One final note: Alden wants to secure liberation and justice for Palestinians. He makes no mention of Israelis. Indeed, one of the hardest moments, he states, was when a “fellow Jewish woman” screamed at his colleague, accusing her of wanting to murder Israeli children. Truth sometimes is hard.

Alden attempts to demonstrate his Jewish bona fides in a number of revealing ways.  He explains that the Sabbath offers a taste of the world to come, which he defines, presumably following the Marxist-Engelish Rebbe, as a “holier world, one outside capitalist logic and capitalist time.” He also notes that the week’s Torah portion was “Acharei Mot,” which means “After the Death,” suggesting, either disingenuously or ignorantly, that the death to which the parsha refers is that of the scapegoat sent to the wilderness on Yom Kippur.  Of course, as anyone who actually knows anything might have told him, the death refers to the two sons of Aaron, who died when they introduced a strange fire and new service into the Tabernacle, one which God had not commanded. Maybe they deceived themselves into believing that they were creating something better than what they had inherited. Maybe the text is not about the death of “nationalism and Jewish supremacy,” as Alden vacuously suggests, but about the inevitable and ignominious demise of those who arrogate to themselves the creation of a new Judaism, even though they know less than nothing about the tradition they are rejecting. The hell with 4,000 years of history and culture. They have watermelon.

I don’t want to make the same mistake that Alden does and skip over the suffering and casualties in the Palestinian community. Even though the war was begun by Hamas, even though Hamas employs a strategy of maximizing Palestinian civilian casualties for the most grotesque of political purposes, and even though every single drop of blood that has been spilled is attributable to the actions of Hamas, it is impossible to view the carnage without regret. But with the regret comes a righteous anger at the monsters who created this situation and welcome the deaths of their own children. They started the war. They can end the war. They can stop the killing.  They choose not to. They are at the center of Alden’s new Judaism.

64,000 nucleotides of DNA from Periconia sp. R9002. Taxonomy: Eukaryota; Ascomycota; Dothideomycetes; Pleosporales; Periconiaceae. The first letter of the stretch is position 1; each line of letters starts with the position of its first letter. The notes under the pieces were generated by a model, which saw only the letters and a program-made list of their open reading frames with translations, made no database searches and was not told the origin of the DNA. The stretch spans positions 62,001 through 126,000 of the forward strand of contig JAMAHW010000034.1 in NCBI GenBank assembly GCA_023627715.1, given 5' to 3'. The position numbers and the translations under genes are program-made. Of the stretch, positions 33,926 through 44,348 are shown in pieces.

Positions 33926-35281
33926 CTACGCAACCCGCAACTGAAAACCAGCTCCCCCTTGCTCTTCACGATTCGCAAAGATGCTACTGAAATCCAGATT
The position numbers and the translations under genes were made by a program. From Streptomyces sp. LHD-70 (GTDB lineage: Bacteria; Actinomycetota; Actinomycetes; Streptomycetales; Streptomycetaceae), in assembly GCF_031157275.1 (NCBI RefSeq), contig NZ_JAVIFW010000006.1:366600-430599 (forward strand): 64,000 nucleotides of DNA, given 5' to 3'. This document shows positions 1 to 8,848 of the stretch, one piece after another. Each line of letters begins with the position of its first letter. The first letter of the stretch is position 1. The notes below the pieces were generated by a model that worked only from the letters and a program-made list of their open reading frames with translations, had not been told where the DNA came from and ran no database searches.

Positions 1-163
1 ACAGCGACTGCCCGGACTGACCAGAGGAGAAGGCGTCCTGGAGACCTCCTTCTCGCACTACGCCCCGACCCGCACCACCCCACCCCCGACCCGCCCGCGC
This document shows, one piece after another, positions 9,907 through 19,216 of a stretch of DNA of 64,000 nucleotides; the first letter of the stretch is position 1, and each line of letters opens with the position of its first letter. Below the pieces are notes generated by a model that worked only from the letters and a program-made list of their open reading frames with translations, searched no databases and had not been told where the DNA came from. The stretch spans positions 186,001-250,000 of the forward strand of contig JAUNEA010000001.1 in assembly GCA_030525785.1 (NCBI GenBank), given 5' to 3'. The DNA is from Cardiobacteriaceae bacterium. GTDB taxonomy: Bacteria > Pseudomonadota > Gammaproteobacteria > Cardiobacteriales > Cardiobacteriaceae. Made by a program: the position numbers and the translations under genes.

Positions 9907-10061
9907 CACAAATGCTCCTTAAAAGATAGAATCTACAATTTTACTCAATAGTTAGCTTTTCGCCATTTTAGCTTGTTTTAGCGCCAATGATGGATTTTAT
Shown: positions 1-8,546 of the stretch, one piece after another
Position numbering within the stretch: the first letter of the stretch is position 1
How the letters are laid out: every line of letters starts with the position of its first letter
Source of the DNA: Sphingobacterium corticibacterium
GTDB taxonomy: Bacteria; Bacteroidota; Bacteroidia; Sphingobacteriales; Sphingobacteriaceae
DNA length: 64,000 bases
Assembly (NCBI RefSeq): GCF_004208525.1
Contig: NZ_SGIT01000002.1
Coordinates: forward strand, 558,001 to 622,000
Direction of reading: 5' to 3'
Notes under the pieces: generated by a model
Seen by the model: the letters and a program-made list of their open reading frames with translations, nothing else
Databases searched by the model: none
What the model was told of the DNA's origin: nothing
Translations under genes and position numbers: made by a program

And so, here we are, a week after Yom HaZikaron. A week after Yom Ha’Atzmaut.  Still at war. Still trying to find solace in what remains of the unity of a fractured and damaged nation. Still hungry for stories that compel us to believe that our young heroes have not died in vain.

Let us take comfort and consolation in the knowledge that these righteous souls that have been lost to us have become, now and forever, part of the Jewish eternal cavalcade. Their spirits are forever bound in the eternal spirit and ongoing saga of the Jewish people. They belong to the ages, as an undying part of us.

So–as advertised, three Jewish lives, emblematic and representative of hundreds more, connected for eternity with Jewish history and the Jewish destiny.  And one self-righteous, smug, obnoxious Jewish corpse, who, I firmly believe, has been granted existence in this world for the sole purpose of exposing his own vapidity and fecklessness, and, by contrast, demonstrating how blessed we are to have the generation of noble warriors to defend our beloved country.  תנצב”ה.

About the Author
Gary Epstein is a retired teacher and lawyer residing in Modi'in, Israel. He was formerly the Head of the Global Corporate and Securities Department of Greenberg Traurig, a global law firm with an office in Tel Aviv, which he founded and of which he was the first Managing Partner. He and his wife Ahuva are blessed with18 grandchildren, ka"h, all of whom he believes are well above average. He currently does nothing. He believes he does it well.